Jones, Frank P., Body Awareness in Action--A Study of the Alexander Technique, Chapter 11 “Dewey and Alexander,” pp. 94-105. New York: Schocken Books, 1976. Out of print. Body Awareness In Action has been republished under the title Freedom to Change (London, Mouritz Press: 1997). Freedom to Change was Jones's original title for the book.

Also Chapter 1 “Escape from the Monkey Trap,” Chapter 2 “Sensory Evidence,” Chapter 4 “Man's Supreme Inheritance,” Chapter 5 “Constructive Conscious Control of the Individual,” Chapter 6 “The Use of the Self,” Chapter 8 “The Two Brothers,” Chapter 9 “The Alexander Training Course,” Chapter 10 “Trial in Johannesburg,” Chapter 12 “Experimental Studies,” Chapter 13 “What is the Mechanism?”

McCormack, E.D., Frederick Matthias Alexander and John Dewey: A Neglected Influence, 1958. Ph.D. thesis, University of Toronto. (London, Mouritz: 2014). Foreword by Alexander Murray.

Chapter 1 “Introduction: The Problem”

Chapter 2 “Frederick Matthias Alexander”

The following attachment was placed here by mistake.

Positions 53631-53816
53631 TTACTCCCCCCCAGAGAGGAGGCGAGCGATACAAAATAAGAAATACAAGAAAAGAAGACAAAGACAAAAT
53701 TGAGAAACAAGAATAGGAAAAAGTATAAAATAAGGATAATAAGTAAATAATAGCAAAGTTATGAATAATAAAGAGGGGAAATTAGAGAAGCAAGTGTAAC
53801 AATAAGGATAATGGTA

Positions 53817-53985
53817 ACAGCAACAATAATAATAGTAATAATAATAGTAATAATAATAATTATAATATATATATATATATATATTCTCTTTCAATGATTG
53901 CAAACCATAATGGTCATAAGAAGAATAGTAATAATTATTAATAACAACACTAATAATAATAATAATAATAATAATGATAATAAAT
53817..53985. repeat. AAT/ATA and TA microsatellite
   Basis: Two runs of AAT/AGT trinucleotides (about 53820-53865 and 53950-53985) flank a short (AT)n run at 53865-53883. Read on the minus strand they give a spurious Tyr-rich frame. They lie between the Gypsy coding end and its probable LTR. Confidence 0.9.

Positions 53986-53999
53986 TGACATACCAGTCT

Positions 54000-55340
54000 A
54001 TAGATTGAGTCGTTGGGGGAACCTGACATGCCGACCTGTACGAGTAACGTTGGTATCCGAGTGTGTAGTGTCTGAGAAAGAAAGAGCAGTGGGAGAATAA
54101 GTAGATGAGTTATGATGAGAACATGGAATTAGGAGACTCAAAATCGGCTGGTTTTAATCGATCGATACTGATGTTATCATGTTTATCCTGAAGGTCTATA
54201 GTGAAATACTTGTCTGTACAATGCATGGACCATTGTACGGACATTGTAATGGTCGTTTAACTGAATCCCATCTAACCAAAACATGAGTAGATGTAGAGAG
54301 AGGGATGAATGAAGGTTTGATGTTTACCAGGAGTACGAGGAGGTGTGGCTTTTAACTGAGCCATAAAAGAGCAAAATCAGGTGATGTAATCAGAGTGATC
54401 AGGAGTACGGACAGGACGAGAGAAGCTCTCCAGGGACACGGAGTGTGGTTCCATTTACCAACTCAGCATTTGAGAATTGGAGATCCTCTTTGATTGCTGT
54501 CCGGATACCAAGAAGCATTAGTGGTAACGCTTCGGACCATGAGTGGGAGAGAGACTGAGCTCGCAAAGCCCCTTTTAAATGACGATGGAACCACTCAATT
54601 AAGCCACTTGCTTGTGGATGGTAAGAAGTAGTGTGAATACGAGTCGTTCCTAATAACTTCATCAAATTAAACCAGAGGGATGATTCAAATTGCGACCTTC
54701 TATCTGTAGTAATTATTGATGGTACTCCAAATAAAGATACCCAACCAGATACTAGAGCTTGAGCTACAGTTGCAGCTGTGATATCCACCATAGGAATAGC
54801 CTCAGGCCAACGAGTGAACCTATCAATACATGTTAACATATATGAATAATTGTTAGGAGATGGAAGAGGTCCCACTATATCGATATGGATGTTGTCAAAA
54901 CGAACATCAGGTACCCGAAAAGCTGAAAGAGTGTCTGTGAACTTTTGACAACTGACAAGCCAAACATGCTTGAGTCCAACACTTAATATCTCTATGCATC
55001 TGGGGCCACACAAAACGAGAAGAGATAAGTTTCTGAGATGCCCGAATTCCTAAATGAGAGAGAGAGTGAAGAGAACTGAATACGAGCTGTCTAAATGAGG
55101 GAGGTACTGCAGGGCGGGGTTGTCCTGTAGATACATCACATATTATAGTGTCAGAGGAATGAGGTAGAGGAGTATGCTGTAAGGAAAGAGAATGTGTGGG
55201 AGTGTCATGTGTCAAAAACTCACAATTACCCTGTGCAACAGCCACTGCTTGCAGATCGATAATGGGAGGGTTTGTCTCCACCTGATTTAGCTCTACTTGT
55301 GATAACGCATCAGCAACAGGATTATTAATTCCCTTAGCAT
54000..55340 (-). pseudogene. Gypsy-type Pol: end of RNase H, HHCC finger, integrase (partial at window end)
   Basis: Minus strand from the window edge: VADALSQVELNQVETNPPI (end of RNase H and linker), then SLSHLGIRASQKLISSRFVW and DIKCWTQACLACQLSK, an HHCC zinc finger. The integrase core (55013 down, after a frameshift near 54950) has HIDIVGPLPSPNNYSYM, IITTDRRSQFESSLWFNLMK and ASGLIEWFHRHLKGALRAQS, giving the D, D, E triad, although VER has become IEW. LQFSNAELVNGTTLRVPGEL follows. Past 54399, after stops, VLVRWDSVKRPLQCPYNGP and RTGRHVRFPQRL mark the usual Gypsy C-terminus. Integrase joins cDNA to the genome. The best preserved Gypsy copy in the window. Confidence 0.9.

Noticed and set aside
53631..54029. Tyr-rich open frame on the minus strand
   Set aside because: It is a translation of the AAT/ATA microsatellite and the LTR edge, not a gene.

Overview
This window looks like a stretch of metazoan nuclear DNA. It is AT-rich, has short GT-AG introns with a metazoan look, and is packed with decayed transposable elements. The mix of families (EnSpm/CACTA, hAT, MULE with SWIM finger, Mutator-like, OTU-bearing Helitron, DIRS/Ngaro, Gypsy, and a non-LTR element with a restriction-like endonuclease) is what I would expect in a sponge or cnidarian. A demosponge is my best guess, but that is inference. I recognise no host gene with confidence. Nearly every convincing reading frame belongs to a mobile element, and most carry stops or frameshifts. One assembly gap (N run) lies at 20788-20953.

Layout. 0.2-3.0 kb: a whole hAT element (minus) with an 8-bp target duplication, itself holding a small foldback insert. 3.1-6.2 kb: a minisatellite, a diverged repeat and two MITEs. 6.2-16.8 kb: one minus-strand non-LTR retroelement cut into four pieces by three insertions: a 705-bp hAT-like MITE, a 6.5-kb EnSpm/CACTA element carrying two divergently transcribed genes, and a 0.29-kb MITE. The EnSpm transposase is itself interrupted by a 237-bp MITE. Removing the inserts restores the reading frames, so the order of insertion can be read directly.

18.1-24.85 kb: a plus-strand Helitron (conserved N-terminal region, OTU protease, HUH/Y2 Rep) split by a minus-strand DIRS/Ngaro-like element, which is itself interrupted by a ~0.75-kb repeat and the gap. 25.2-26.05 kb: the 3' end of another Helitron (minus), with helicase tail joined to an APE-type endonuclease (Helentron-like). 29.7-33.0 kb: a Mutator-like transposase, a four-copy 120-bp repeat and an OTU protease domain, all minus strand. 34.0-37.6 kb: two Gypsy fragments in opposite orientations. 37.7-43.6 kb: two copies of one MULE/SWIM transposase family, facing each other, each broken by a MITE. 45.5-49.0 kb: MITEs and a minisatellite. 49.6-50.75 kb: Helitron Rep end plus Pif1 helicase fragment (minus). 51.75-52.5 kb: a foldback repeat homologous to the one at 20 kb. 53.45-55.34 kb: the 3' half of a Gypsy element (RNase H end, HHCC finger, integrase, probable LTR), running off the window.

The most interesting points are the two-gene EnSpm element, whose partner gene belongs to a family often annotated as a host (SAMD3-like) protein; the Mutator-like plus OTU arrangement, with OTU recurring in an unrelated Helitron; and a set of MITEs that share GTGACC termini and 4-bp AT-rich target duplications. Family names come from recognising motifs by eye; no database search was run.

1. Life and Writings. 2. Doctrine: General Features and the Discovery.

Chapter 3 “Early Relations Between Dewey and Alexander”
1.Before Their Meeting in 1916. 2. Dewey's Position, 1915–1919.

Chapter 4 “Man's Supreme Inheritance and Human Nature and Conduct”
1. Man's Supreme Inheritance. 2. Human Nature and Conduct and Alexander.

Chapter 5 “The Importance of Some Aspects of Alexander's Doctrine for Dewey's Philosophy”

Appendices include: “A Sick World” by John Dewey, “John Dewey and F. Matthias Alexander” by C. M. Turbayne, and “John Dewey and F. M. Alexander—36 Years of Friendship” by Alexander Murray.